21. #46
    SitePoint Enthusiast EddM's Avatar
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    I've always been a Firefox user, but I'll surely be checking out this Flock browser you speak of.
    Edd Morgan
    Cake Media Studios, Wokingham UK

    Ashes to ashes, zeros and ones.

  22. #47
    perfect = good enough peach's Avatar
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    Quote Originally Posted by Dan Schulz
    Keep in mind that Avant, Deepnet Explorer, Maxthon and other so called "browsers" are not really browsers, but programs that sit on top of Internet Explorer's Trident rendering engine instead. While they do add features that IE (is/was, take your pick) lacking, they are still using the engine which is tied into the operating system, so you might as well use IE if you really want the additional features (I recommend IE 7 in this case).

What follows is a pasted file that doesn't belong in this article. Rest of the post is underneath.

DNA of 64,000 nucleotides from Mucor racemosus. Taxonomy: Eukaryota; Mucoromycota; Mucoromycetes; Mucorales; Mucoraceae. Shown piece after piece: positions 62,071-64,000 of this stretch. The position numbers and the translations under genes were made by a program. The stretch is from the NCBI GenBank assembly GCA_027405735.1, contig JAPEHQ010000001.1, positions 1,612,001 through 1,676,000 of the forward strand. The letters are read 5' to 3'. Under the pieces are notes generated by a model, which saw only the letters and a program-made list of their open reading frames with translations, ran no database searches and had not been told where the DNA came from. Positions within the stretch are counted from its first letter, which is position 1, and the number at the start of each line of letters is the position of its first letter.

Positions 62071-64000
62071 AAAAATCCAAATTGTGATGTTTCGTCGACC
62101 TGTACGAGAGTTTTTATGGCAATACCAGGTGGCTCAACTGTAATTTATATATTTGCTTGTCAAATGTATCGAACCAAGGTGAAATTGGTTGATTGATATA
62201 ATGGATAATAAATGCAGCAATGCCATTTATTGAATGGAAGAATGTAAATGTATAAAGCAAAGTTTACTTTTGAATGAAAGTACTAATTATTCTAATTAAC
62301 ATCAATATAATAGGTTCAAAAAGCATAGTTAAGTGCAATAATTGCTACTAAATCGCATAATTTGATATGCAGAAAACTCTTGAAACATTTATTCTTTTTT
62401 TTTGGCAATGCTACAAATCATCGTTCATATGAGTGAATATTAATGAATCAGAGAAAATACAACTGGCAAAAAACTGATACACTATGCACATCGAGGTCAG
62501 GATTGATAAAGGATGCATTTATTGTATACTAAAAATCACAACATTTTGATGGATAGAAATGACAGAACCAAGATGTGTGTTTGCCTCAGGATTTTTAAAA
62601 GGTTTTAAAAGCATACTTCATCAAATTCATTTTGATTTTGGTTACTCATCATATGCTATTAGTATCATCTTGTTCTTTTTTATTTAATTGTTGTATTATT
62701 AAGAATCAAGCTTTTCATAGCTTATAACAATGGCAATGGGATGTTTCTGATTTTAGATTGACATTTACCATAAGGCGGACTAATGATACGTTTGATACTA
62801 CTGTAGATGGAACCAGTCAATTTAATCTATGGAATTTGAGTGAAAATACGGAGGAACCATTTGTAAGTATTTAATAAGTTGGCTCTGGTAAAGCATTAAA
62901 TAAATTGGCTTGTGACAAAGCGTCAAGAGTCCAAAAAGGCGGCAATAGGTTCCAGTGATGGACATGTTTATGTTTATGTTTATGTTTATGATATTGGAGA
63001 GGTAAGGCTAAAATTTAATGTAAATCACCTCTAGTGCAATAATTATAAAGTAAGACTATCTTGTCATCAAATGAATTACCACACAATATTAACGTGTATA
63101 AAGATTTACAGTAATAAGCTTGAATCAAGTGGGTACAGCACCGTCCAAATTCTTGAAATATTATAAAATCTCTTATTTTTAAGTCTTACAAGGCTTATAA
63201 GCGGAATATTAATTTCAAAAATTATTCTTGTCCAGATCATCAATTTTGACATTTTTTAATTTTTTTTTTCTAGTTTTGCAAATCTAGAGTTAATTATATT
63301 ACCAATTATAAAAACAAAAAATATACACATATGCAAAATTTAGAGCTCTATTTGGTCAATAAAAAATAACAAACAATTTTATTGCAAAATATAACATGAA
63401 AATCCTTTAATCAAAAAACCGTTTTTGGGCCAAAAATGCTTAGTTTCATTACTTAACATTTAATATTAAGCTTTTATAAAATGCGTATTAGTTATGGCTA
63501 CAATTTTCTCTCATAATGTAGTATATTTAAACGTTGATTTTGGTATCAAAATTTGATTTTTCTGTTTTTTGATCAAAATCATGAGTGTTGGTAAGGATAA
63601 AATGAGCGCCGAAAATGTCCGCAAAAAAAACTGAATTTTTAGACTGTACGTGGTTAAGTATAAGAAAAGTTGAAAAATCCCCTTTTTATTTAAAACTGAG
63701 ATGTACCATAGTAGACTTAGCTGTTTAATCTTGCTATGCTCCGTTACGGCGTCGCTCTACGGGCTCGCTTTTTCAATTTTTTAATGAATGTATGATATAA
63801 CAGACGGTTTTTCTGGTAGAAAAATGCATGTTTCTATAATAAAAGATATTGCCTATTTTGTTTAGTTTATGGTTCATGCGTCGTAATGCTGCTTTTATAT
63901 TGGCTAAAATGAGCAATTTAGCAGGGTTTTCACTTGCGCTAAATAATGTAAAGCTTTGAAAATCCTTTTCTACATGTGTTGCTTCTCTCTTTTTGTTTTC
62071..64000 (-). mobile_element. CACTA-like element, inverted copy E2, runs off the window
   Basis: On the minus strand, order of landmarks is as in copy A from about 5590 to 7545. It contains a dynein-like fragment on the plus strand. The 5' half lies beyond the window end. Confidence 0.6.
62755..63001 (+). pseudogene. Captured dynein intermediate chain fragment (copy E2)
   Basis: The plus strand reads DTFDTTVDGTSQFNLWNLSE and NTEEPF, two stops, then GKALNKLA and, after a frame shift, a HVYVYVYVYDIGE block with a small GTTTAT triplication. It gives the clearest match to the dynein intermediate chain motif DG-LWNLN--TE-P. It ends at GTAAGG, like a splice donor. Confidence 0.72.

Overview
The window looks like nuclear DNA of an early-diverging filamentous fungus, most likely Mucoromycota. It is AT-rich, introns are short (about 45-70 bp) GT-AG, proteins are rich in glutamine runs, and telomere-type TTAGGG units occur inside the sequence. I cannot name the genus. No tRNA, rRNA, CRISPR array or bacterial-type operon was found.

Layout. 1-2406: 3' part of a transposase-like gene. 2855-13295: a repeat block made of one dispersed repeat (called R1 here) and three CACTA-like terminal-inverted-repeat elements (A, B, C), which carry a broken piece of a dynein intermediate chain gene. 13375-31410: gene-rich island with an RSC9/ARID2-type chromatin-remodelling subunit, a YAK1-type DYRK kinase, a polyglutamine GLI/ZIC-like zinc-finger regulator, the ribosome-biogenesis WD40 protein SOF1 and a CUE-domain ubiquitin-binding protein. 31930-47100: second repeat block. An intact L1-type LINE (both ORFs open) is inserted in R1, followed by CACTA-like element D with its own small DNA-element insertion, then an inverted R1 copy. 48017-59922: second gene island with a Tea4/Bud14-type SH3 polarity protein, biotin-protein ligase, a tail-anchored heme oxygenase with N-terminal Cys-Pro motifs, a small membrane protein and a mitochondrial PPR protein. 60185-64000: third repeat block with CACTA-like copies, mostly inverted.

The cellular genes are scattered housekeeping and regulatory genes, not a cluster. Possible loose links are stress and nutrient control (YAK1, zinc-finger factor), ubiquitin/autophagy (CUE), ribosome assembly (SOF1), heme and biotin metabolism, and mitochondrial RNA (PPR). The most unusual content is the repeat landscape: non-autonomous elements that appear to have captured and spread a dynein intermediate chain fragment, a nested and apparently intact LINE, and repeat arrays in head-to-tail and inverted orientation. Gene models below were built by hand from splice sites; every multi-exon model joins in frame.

Or, better yet, get a real browser.
    The fact the avant uses an ie rendering engine doesn't mean it's not a browser, that's a ridiculous statement.
    Avant browser has 10 times more functionality then ie7 or firefox, and the owner could just as easily have used the firefox rendering engine but for obvious reasons he chose ie. (because firefox wasn't supported by many intranet sites and login systems when Avant browser was born)
    Avant is also much faster then ie6 since the speed updates in avant 10.

    The only thing I dislike in Avant is that they messed up the layout in version 11. I finally felt like I knew all of the buttons after getting used to the old layout for many years.